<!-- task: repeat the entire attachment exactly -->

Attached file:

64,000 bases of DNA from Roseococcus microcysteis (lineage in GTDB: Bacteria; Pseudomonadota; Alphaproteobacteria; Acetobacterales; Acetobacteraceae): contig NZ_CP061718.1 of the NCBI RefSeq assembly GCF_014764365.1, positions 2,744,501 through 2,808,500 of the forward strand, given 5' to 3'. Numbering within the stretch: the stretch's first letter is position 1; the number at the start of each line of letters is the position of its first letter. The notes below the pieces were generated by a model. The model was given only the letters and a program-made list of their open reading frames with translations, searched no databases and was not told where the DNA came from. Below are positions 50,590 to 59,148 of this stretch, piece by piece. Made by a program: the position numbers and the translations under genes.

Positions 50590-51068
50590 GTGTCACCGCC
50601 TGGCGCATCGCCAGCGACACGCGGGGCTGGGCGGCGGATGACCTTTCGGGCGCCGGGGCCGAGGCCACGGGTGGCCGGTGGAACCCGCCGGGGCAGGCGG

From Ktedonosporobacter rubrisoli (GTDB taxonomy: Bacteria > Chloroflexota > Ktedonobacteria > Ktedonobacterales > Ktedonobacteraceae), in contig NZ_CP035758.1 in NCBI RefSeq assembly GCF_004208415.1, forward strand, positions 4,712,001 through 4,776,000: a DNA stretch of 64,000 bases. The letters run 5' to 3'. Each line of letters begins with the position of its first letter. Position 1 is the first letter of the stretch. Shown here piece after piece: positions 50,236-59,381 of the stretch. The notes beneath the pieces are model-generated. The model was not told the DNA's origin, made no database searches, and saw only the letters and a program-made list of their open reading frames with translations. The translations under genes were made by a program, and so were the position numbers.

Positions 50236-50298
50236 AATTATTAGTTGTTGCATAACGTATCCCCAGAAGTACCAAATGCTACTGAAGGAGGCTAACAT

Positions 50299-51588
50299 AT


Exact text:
64,000 bases of DNA from Roseococcus microcysteis (lineage in GTDB: Bacteria; Pseudomonadota; Alphaproteobacteria; Acetobacterales; Acetobacteraceae): contig NZ_CP061718.1 of the NCBI RefSeq assembly GCF_014764365.1, positions 2,744,501 through 2,808,500 of the forward strand, given 5' to 3'. Numbering within the stretch: the stretch's first letter is position 1; the number at the start of each line of letters is the position of its first letter. The notes below the pieces were generated by a model. The model was given only the letters and a program-made list of their open reading frames with translations, searched no databases and was not told where the DNA came from. Below are positions 50,590 to 59,148 of this stretch, piece by piece. Made by a program: the position numbers and the translations under genes.

Positions 50590-51068
50590 GTGTCACCGCC
50601 TGGCGCATCGCCAGCGACACGCGGGGCTGGGCGGCGGATGACCTTTCGGGCGCCGGGGCCGAGGCCACGGGTGGCCGGTGGAACCCGCCGGGGCAGGCGG

From Ktedonosporobacter rubrisoli (GTDB taxonomy: Bacteria > Chloroflexota > Ktedonobacteria > Ktedonobacterales > Ktedonobacteraceae), in contig NZ_CP035758.1 in NCBI RefSeq assembly GCF_004208415.1, forward strand, positions 4,712,001 through 4,776,000: a DNA stretch of 64,000 bases. The letters run 5' to 3'. Each line of letters begins with the position of its first letter. Position 1 is the first letter of the stretch. Shown here piece after piece: positions 50,236-59,381 of the stretch. The notes beneath the pieces are model-generated. The model was not told the DNA's origin, made no database searches, and saw only the letters and a program-made list of their open reading frames with translations. The translations under genes were made by a program, and so were the position numbers.

Positions 50236-50298
50236 AATTATTAGTTGTTGCATAACGTATCCCCAGAAGTACCAAATGCTACTGAAGGAGGCTAACAT

Positions 50299-51588
50299 AT